A friend recently attended a memorial service for a community leader who had lived a long and fruitful life with many professional successes and personal achievements. Family members and friends in turn spoke about his accomplishments, shared joyful memories, and praised the legacy of faith he left behind. His son, now a grown man with a family of his own, shared that he was shaped - more than anything - by his father's kindness. He related that in his fifty years of life, he never once heard his father speak ill of another person.
This anecdote stopped me cold. In more than FIVE DECADES, this man had NEVER heard his father disparage another person. In our constantly comparing, judging, justifying culture, I don't know many people who can go five hours without speaking critically, let alone five decades...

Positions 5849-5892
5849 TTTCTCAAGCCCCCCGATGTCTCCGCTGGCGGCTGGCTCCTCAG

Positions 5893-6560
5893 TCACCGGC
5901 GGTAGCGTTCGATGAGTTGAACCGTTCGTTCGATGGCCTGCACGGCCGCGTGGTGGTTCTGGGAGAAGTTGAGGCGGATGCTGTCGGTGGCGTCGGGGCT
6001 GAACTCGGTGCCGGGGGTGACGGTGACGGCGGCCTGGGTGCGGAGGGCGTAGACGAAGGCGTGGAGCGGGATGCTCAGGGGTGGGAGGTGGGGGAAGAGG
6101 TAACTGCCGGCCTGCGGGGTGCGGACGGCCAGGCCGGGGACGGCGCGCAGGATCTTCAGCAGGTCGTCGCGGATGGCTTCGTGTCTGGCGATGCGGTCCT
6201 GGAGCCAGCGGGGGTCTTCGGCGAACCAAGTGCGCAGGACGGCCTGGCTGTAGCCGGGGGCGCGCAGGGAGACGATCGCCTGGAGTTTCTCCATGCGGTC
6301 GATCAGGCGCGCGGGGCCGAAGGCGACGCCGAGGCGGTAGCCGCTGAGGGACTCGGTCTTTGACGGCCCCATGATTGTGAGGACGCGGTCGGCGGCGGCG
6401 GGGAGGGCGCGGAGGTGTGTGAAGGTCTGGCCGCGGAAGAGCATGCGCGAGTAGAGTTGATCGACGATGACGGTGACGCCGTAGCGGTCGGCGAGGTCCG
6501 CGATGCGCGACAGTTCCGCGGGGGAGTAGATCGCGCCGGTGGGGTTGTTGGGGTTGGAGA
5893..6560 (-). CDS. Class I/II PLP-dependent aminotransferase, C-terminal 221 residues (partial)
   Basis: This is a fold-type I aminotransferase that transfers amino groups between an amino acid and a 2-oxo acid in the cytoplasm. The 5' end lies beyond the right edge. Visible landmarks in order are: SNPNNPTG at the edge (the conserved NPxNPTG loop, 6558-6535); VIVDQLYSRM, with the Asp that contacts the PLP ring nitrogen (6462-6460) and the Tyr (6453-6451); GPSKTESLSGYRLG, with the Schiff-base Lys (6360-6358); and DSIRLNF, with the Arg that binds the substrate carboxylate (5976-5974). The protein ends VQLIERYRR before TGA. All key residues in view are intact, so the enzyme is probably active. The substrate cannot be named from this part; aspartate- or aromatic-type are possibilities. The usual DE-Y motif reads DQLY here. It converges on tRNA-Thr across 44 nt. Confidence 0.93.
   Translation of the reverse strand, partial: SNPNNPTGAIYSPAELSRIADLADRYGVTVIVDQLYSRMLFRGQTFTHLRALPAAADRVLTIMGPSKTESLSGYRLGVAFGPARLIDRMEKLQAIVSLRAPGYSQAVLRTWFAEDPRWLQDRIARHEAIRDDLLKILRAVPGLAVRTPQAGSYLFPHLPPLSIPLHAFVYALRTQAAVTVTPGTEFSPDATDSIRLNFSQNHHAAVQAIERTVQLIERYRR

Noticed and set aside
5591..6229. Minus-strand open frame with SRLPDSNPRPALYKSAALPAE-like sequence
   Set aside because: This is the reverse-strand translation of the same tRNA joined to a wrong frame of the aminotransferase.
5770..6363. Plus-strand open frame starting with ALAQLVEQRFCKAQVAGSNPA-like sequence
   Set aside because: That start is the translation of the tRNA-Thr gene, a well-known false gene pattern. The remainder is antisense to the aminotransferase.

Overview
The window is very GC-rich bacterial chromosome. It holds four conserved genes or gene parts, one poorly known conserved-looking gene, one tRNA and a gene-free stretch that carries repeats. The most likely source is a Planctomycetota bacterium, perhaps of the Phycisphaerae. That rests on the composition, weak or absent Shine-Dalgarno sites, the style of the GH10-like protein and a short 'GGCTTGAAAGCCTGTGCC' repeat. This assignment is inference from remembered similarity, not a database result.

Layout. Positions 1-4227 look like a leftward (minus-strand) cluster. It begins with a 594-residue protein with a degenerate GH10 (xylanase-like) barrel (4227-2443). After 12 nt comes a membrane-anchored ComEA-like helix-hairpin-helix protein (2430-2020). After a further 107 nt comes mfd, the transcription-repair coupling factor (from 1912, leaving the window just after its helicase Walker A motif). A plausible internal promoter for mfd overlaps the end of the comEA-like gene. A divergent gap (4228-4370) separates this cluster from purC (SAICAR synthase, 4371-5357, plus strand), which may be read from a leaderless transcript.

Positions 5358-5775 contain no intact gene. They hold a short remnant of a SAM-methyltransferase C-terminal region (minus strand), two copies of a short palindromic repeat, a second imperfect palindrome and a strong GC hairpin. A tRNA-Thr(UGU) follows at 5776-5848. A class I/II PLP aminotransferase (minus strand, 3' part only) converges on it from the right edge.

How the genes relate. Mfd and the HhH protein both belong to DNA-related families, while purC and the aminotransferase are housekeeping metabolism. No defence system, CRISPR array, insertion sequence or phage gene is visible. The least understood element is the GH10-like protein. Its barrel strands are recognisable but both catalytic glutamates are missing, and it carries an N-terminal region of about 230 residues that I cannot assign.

I think often of the example I want to set for my daughter and the legacy I want to leave behind as a parent and a person. These desires have shaped my professional decisions and long-term plans, as they do for most parents. But how we will be remembered has less to do with the seemingly "big" decisions: what type of work we do and where we live - than it does with who we are around the dinner table, walking down the street, and talking with our family and friends. Our character shines through in the simple conversations and unplanned moments that make up our days.
What if instead of criticizing we practiced kindness? What if we extended compassion to - rather than complaining about - the frustrating colleague, unhelpful salesperson, or rude stranger?
What would it look like to live a life (and leave a legacy) characterized by kindness?